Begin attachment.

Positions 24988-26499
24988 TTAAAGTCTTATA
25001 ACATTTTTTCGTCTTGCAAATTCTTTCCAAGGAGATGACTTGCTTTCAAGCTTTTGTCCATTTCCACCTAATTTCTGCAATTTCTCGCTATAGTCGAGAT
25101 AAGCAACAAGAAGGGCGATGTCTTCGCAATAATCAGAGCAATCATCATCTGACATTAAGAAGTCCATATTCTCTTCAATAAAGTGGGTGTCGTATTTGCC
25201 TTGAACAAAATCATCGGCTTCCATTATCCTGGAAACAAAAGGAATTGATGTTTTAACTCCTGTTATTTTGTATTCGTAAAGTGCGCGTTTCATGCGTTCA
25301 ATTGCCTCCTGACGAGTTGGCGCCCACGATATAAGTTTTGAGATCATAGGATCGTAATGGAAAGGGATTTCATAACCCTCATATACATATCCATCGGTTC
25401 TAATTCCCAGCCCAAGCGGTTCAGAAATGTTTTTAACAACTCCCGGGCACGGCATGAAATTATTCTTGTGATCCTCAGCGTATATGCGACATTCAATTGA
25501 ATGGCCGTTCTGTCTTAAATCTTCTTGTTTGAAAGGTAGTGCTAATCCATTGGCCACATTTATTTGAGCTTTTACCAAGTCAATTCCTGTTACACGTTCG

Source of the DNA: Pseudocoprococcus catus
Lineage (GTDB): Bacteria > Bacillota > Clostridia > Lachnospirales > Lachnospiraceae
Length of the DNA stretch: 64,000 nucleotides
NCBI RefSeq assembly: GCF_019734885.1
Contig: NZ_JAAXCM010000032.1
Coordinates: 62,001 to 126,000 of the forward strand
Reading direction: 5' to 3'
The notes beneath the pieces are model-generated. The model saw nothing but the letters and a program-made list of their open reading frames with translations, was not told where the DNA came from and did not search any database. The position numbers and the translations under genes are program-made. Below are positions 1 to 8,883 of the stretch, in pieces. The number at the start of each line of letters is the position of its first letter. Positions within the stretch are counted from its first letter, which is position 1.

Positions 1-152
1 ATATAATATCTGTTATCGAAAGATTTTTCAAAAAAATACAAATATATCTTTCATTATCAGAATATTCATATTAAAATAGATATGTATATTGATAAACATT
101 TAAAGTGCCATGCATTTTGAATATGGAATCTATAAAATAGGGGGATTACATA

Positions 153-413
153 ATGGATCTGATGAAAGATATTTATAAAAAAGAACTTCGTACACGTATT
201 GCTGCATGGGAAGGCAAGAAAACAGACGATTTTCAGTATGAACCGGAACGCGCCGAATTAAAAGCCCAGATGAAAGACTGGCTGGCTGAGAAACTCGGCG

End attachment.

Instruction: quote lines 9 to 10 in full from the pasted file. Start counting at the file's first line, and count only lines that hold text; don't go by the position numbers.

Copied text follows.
Source of the DNA: Pseudocoprococcus catus
Lineage (GTDB): Bacteria > Bacillota > Clostridia > Lachnospirales > Lachnospiraceae